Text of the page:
Zur Seitenansicht

Titelaufnahme

Zugriffsbeschränkung
 Das Dokument ist frei verfügbar.
Links
Abstract

Actinoplanes sp. SE50/110 is the industrially relevant producer of acarbose, which is used in the treatment of diabetes mellitus. Recent studies elucidated the expression dynamics in Actinoplanes sp. SE50/110 during growth. From these data, we obtained a large genomic region (ACSP50_3900 to ACSP50_3950) containing 51 genes, of which 39 are transcribed in the same manner. These co-regulated genes were found to be stronger transcribed on maltose compared with glucose as a carbon source. The transcriptional regulator MalT was identified as an activator of this maltose-regulated large genomic region (MRLGR). Since most of the genes are poorly annotated, the function of this region is farther unclear. However, comprehensive BLAST analyses indicate similarities to enzymes involved in amino acid metabolism. We determined a conserved binding motif of MalT overlapping the -35 promoter region of 17 transcription start sites inside the MRLGR. The corresponding sequence motif 5'-TCATCC-5nt-GGATGA-3' displays high similarities to reported MalT binding sites in Escherichia coli and Klebsiella pneumoniae, in which MalT is the activator of mal genes. A malT deletion and an overexpression mutant were constructed. Differential transcriptome analyses revealed an activating effect of MalT on 40 of the 51 genes. Surprisingly, no gene of the maltose metabolism is affected. In contrast to many other bacteria, MalT is not the activator of mal genes in Actinoplanes sp. SE50/110. Finally, the MRLGR was found partly in other closely related bacteria of the family Micromonosporaceae. Even the conserved MalT binding site was found upstream of several genes inside of the corresponding regions. KEY POINTS : MalT is the maltose-dependent activator of a large genomic region in ACSP50_WT. The consensus binding motif is similar to MalT binding sites in other bacteria. MalT is not the regulator of genes involved in maltose metabolism in ACSP50_WT.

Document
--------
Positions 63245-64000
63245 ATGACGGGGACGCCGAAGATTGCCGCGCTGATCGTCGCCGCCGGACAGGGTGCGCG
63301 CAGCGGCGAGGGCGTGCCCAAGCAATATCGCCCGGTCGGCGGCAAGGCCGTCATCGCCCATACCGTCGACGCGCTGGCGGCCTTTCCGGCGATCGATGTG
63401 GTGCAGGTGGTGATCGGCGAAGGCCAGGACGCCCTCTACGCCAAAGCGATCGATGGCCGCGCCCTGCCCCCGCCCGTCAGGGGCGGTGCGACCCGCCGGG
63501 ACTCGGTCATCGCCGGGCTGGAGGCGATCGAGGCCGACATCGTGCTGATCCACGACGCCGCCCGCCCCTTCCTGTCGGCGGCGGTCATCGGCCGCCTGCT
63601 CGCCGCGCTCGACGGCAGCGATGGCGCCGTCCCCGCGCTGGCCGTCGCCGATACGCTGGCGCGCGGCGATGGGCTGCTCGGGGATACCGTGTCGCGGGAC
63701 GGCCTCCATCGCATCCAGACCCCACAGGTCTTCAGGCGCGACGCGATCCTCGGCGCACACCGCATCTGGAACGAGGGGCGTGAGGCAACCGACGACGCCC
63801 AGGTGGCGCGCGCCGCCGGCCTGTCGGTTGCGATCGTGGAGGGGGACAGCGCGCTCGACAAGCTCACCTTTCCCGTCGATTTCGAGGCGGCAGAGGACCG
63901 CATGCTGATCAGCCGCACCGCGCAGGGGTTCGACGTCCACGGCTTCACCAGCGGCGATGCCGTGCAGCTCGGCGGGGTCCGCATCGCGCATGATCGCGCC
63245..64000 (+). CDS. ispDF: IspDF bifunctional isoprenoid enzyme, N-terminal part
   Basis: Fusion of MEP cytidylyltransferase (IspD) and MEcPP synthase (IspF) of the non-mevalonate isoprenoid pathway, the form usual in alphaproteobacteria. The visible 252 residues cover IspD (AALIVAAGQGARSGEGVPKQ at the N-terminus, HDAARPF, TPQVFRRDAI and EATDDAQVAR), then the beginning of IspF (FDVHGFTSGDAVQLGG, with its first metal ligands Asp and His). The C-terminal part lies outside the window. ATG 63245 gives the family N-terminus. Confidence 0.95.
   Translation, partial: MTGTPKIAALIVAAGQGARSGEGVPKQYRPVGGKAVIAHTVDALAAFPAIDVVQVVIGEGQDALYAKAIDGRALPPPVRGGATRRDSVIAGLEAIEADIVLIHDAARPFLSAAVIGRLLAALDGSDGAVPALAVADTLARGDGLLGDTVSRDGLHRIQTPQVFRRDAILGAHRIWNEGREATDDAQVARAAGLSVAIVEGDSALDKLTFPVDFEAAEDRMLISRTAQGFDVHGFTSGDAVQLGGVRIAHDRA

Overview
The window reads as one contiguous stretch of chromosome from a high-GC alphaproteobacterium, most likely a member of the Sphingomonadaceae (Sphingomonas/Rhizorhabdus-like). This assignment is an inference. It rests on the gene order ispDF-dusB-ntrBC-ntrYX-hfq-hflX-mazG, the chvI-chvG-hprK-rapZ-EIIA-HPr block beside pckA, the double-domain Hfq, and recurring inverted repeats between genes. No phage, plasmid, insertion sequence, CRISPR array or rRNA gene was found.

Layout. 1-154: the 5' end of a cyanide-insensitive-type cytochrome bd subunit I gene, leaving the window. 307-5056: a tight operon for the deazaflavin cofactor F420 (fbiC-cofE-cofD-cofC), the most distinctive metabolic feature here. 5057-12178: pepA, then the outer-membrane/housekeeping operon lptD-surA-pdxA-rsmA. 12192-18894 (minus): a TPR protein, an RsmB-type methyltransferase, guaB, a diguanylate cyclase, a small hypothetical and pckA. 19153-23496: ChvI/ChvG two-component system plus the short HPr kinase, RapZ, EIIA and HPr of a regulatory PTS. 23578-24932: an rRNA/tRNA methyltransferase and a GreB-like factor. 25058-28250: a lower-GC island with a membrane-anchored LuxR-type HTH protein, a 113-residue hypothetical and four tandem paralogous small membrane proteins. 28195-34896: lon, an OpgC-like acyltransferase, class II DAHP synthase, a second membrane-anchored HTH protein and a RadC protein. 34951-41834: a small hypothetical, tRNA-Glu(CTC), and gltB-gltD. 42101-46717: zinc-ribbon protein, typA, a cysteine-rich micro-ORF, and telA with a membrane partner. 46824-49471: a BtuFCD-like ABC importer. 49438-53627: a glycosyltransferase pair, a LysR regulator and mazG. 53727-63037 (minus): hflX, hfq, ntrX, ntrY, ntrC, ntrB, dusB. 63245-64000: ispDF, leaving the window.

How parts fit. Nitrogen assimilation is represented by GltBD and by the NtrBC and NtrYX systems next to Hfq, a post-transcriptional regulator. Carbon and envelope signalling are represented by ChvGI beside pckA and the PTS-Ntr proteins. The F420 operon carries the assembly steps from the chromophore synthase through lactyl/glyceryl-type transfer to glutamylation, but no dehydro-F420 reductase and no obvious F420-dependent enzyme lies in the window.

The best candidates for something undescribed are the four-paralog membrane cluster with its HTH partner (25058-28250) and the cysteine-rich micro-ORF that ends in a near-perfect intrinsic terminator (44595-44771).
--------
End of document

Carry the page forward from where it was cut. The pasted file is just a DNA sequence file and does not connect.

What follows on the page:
Statistik